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Gulf Coast Museum's closing is devastating news for art community

Re: Struggling Gulf Coast Museum to close | story, Aug. 29

Museum's closing is devastating news

I read with dismay of the upcoming closing of the Gulf Coast Museum of Art in an article by St. Petersburg Times art critic Lennie Bennett. For the art community, this is devastating news. It has been a beautiful facility and the classrooms are state-of-the-art.

I have been attending classes there ever since the museum first opened. For a few years there was a real problem with incompetent management, but recently there has been a huge improvement and, I believe, given time, the museum would have become recognized as the fine facility that it is.

Unfortunately, Ms. Bennett has never been a booster of the museum and seems to have gone out of her way to denigrate the location and the shows. It would seem to me that although it is an art critic's job to evaluate the quality of art, there should always be support of the facilities. Art has enough of a difficult time flourishing without having a well-known critic put the kiss of death on a place where it happens.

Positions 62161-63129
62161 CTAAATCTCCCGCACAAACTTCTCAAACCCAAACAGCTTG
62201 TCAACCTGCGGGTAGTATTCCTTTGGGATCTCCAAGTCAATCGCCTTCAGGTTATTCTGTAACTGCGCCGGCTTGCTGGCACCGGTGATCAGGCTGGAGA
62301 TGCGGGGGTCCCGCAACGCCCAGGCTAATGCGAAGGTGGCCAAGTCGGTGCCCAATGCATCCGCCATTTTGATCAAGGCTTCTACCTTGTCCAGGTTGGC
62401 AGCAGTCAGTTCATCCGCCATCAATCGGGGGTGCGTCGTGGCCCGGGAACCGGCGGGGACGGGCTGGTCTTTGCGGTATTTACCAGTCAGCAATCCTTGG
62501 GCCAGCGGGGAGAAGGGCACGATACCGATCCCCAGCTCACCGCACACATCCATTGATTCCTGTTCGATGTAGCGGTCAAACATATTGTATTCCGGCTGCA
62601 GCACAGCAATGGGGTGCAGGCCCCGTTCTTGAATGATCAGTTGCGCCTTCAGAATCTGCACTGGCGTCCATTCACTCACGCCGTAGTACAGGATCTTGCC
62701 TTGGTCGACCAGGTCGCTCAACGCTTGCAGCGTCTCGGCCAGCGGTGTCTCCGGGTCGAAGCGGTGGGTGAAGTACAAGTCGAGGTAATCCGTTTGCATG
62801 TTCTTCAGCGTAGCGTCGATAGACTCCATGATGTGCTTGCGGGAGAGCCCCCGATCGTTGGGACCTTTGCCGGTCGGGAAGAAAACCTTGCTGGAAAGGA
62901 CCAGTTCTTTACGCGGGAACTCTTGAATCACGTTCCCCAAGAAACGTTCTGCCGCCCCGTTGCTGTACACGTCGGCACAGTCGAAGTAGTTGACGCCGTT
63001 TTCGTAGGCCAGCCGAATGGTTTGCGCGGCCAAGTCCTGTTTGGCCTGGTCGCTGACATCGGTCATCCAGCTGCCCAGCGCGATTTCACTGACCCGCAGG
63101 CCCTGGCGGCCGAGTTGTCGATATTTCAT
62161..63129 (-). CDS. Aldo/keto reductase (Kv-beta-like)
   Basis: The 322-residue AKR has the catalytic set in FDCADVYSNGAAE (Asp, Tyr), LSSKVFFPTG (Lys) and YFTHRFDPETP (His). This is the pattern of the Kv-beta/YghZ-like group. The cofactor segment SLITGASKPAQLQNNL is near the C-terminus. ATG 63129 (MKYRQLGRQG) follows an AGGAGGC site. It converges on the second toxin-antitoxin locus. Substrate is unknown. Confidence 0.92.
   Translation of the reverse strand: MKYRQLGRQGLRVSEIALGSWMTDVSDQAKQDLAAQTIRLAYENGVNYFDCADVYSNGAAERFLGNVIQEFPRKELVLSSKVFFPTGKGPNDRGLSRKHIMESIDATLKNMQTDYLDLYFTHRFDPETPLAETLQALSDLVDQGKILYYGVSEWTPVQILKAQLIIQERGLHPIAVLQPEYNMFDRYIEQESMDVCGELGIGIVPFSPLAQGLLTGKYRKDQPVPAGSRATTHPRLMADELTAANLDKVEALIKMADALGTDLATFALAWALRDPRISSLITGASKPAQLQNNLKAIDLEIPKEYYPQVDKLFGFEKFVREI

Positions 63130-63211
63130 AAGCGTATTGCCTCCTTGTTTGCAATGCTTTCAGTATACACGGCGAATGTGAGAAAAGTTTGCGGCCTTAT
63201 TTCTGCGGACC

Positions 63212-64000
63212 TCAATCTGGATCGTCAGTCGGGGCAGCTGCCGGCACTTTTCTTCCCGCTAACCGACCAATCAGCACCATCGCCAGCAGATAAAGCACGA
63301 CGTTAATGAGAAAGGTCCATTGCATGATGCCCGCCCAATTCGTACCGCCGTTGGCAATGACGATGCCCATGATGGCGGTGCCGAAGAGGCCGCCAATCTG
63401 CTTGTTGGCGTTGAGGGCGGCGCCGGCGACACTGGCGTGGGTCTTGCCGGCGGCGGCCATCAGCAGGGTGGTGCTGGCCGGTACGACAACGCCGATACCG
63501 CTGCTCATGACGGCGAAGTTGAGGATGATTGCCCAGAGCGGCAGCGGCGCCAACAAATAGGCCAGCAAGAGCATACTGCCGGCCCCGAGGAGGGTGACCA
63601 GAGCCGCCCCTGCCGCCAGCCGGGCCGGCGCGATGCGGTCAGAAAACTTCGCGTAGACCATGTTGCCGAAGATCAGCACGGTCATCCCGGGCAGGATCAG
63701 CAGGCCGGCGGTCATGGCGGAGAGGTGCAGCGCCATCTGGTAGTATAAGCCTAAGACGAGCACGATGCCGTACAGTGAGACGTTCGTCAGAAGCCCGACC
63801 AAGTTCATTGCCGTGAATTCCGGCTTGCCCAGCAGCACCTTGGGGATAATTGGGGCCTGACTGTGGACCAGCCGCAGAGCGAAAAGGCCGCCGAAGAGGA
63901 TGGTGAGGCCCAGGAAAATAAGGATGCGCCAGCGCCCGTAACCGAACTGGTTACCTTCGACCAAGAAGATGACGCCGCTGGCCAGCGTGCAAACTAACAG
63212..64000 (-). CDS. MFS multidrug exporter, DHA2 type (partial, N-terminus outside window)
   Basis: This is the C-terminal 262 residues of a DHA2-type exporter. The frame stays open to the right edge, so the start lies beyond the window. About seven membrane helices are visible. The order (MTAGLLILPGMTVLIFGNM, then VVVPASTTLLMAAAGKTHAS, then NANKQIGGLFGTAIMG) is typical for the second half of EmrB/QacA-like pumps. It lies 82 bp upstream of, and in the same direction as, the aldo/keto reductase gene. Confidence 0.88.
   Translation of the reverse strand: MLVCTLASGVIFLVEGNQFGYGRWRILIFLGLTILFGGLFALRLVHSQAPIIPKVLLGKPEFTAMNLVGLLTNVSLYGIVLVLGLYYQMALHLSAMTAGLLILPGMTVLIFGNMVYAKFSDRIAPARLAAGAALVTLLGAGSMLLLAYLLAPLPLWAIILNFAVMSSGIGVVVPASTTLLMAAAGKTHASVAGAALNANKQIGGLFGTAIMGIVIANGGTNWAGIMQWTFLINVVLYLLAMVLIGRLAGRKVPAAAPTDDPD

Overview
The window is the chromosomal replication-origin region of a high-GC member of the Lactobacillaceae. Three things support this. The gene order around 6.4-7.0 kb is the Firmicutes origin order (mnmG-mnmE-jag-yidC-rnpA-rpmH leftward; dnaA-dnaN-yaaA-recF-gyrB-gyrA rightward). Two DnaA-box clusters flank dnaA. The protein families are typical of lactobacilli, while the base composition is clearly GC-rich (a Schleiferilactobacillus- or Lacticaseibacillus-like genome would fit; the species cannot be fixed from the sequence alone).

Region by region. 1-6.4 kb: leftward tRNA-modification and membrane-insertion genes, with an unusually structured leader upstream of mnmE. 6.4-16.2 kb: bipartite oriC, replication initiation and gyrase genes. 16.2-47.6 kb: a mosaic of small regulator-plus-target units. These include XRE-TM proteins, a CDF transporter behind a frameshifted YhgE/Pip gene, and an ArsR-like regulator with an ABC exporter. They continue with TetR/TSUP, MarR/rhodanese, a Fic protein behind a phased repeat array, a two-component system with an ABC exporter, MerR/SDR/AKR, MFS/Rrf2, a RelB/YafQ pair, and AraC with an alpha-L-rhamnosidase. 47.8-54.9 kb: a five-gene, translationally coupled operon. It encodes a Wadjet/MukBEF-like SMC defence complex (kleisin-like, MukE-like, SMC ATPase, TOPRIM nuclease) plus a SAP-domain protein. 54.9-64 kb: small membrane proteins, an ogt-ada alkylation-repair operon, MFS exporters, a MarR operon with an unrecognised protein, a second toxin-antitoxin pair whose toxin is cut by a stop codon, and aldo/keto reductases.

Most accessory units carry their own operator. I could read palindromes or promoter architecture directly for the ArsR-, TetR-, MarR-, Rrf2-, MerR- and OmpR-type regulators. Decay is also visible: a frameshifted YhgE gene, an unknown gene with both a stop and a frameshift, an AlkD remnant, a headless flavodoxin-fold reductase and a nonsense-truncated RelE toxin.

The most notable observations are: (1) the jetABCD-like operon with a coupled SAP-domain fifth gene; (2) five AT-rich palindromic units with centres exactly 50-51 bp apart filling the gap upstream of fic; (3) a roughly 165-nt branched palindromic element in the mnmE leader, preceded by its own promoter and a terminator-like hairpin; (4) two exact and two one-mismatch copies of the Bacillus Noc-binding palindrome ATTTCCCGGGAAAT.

I would like to see the classrooms survive, at least. The county should look into the possibility of the Dunedin Fine Arts Center conducting satellite classes there. They are established in the arts community and they have excellent instructors. Even though I live five minutes from the Gulf Coast Museum, I have traveled to the Dunedin center for classes many times and have been a member of both. They are both huge assets for the area. It will be a sad day when one of them closes with no guarantee of another opening.

Constance R. Dawson, Largo Learn more to help prevent suicide

Since National Suicide Prevention Week is Sept. 7-13, I would like to use this time to encourage the public to learn more about suicide. For example, research shows that more than 90 percent of people who die by suicide have an underlying, although not always diagnosed, psychiatric illness at the time of their death.

More needs to be done to prevent suicide, a public health problem that claims a life every 16 minutes in the United States. However, stigma and misconceptions about mental illness and suicide continue to be barriers.

On Nov. 22, the American Foundation for Suicide Prevention will conduct one of its Out of the Darkness Community Walks at Clearwater Beach. Funds will support suicide prevention research and education as well as local programs. Walk with us and help bring suicide out of the darkness. Together we can help save lives.

For information, visit www.out

Linda Hilterbrandt, 2008 Community Walk chairwoman, Tarpon Springs

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Gulf Coast Museum's closing is devastating news for art community 09/06/08 [Last modified: Tuesday, November 2, 2010 3:55pm]
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